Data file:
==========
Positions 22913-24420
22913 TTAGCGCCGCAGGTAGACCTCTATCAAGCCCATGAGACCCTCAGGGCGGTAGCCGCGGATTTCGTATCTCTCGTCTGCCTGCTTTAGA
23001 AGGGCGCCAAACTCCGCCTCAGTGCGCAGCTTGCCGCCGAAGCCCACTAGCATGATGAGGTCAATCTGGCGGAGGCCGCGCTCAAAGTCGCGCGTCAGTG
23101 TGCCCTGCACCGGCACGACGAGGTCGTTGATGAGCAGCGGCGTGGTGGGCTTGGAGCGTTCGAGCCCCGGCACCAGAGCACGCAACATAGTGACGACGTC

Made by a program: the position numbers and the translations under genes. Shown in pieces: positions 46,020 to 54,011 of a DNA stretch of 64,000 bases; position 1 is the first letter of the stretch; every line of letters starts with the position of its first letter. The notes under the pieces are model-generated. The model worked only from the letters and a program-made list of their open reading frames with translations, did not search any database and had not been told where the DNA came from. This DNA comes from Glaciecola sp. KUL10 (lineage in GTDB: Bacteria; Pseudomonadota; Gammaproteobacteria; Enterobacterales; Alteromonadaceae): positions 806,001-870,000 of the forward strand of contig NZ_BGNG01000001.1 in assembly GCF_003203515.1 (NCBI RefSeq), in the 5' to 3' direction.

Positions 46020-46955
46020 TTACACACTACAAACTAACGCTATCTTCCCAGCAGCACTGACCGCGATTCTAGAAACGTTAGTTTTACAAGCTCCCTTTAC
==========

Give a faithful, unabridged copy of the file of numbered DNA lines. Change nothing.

Positions 22913-24420
22913 TTAGCGCCGCAGGTAGACCTCTATCAAGCCCATGAGACCCTCAGGGCGGTAGCCGCGGATTTCGTATCTCTCGTCTGCCTGCTTTAGA
23001 AGGGCGCCAAACTCCGCCTCAGTGCGCAGCTTGCCGCCGAAGCCCACTAGCATGATGAGGTCAATCTGGCGGAGGCCGCGCTCAAAGTCGCGCGTCAGTG
23101 TGCCCTGCACCGGCACGACGAGGTCGTTGATGAGCAGCGGCGTGGTGGGCTTGGAGCGTTCGAGCCCCGGCACCAGAGCACGCAACATAGTGACGACGTC

Made by a program: the position numbers and the translations under genes. Shown in pieces: positions 46,020 to 54,011 of a DNA stretch of 64,000 bases; position 1 is the first letter of the stretch; every line of letters starts with the position of its first letter. The notes under the pieces are model-generated. The model worked only from the letters and a program-made list of their open reading frames with translations, did not search any database and had not been told where the DNA came from. This DNA comes from Glaciecola sp. KUL10 (lineage in GTDB: Bacteria; Pseudomonadota; Gammaproteobacteria; Enterobacterales; Alteromonadaceae): positions 806,001-870,000 of the forward strand of contig NZ_BGNG01000001.1 in assembly GCF_003203515.1 (NCBI RefSeq), in the 5' to 3' direction.

Positions 46020-46955
46020 TTACACACTACAAACTAACGCTATCTTCCCAGCAGCACTGACCGCGATTCTAGAAACGTTAGTTTTACAAGCTCCCTTTAC